The Scottsdale Planning Commission has been a focus for Mayor Ortega during his first semester in office.
The mayor has taken a strong stance on conflicts of interest, and prefers commissioners who are “ordinary citizens” over those who have expertise in planning and zoning. Resident input is essential for projects to be successful and ensure they fit the neighborhood.
All commissioners must be residents of Scottsdale. But, planning and zoning decisions also require deep understanding of property rights and ordinances and industry norms, otherwise projects become influenced too much by opinions and too little by expertise. Commissioners are expected to advise, to improve projects and add value to the council’s decision making, not dismiss studies and staff’s guidance. Lack of professional experience and behavior have become problems for this Planning Commission.
One of Mr. Ortega’s first acts of office was the removal of 5-year veteran Commissioner Prescott Smith. The mayor had every authority to question Smith’s above-average number of recusals; there is no denying that Smith’s availability was a challenge at times. However, Ortega moved aggressively to remove Smith, without first developing standards for Smith’s replacement. The abruptness was met with both apologetic and contentious responses by Ortega’s Council colleagues.
Ortega has so far appointed two new commissioners to round out the seven-person Board: Christian Serena and Barney Gonzalez. Mr. Serena served from 2017 to 2020, but was not re-appointed by the prior council because of his often combative attitude towards staff and applicants.
Mr. Gonzalez was Mr. Ortega’s campaign chairman. Gonzalez is now the fifth appointed commissioner lacking industry experience. In just a few months, Mayor Ortega has significantly changed the composure of the Planning Commission from a technical advisory board to one of laypersons.
Is this balance?
Good projects need both resident feedback to blend with the community, and industry expertise to transform feedback into bricks-and-mortar reality that pencils out for the investors. When the community gets involved, projects get better. This partnership was on display during the June 10 Planning Commission meeting about the new Greenbelt 88 project.
Greenbelt 88 has come down in scope, honed its public benefits and open spaces, and will have stipulations ensuring it delivers on its plans for retail within 2.5 years — improvements driven by the community’s feedback. The design continues to improve through each step of the entitlement process, with expert input from people like Planning Commissioner Bill Scarborough, who asked specific questions and measured progress against specific changes.
Mayor Ortega’s appointee Mr. Gonzalez was sincere in expressing community concerns, but offered no specifics or ordinance-based objections in his very brief comments. Gonzalez sounded like a concerned neighbor speaking three minutes during public comment, not a Commissioner. Mr. Gonzalez was in just his second meeting as a Commissioner, his first-ever board appointment for Scottsdale.
Surprisingly, Mr. Gonzalez supported himself to be the Planning Commission chair at his very first ever planning meeting despite being a newcomer.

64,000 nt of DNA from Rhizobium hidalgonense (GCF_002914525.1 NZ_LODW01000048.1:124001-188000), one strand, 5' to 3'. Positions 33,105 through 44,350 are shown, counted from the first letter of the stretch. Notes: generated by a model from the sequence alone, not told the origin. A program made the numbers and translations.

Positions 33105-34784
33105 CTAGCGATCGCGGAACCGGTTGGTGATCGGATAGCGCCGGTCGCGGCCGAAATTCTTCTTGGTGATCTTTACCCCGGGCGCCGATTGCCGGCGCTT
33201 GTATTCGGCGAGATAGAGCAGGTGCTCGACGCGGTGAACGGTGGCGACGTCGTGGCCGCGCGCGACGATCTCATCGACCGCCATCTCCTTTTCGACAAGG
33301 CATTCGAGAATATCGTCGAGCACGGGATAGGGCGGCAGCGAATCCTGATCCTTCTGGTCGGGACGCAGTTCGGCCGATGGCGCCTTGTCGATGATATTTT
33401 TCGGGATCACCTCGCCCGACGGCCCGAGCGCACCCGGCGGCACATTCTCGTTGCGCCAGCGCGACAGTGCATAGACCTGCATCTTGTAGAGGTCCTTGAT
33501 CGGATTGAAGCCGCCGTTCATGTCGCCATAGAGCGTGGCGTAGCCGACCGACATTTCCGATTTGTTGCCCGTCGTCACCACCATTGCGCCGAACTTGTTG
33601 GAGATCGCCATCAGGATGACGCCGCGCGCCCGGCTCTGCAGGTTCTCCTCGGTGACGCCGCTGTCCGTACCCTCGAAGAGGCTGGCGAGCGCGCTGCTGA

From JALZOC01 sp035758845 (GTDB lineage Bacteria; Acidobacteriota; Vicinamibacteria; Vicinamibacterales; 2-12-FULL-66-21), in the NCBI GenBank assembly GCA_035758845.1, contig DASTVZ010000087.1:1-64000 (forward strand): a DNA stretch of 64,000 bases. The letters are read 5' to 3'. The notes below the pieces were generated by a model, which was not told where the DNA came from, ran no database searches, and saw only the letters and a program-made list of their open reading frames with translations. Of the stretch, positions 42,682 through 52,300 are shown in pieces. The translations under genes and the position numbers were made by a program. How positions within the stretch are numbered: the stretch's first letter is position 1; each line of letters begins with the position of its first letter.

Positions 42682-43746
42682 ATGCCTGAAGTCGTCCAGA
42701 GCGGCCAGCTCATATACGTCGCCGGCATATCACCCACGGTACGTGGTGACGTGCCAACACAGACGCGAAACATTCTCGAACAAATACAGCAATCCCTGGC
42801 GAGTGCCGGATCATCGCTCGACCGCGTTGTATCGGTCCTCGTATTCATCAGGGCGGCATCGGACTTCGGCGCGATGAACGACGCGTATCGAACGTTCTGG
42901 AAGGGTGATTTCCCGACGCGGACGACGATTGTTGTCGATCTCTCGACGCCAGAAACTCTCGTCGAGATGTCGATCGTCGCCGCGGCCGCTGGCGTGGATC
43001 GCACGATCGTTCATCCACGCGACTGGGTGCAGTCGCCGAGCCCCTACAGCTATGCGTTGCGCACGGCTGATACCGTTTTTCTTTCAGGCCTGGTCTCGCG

Gonzalez was also supported by Ortega appointee Christian Serena and Commissioner Barry Graham, over more seasoned and experienced Commissioner Higgs. A brand-new commissioner receiving three votes to be chair defies logic.
Mayor Ortega’s second appointee, Commissioner Serena, spoke broadly about macro trends and south Scottsdale. His research and strong opinions about prior projects, however, were highly political and didn’t translate to the advisory task for Greenbelt 88. A professional approach would be to judge each project on its own merits, and respect the property rights of each applicant and one’s role as a Commissioner.
Serena delayed the project insisting on more community feedback but failed to define measurable goals or specific benchmarks for improvement. That’s not leading forward or standing up for the community; it’s delivering an unvetted hot potato of emotions to the council.
Commissioner Graham called himself inexperienced multiple times during the June 10 meeting, and came off as abusive to city staff. Graham argued with the city attorney about asylum seekers in Scottsdale and COVID protocols, despite being informed repeatedly that these topics had nothing to do with the Planning Commission.
Mr. Graham should keep his personal politics in his personal context. As a representative of Scottsdale speaking from the dais, he should support the mayor and city manager on their policy decisions. Again, the goal of the Planning Commission isn’t to argue over immigration policies or social distancing. The job is to listen to residents, work with applicants to develop projects that most benefit our community, and offer detailed critiques on projects that fail to meet our well-defined standards.
Grandstanding is disrespectful to the city’s professional staff and Scottsdale’s potential investors, and disruptive to the city’s brand. It is incumbent upon Mayor Ortega to redirect his appointees on the expectations of civility and to work collaboratively with city staff and applicants.
Editor’s Note: Jason Alexander is a resident of Scottsdale, a long-time citizen advocate, and helped lead the Prop 420 initiative to protect the Preserve.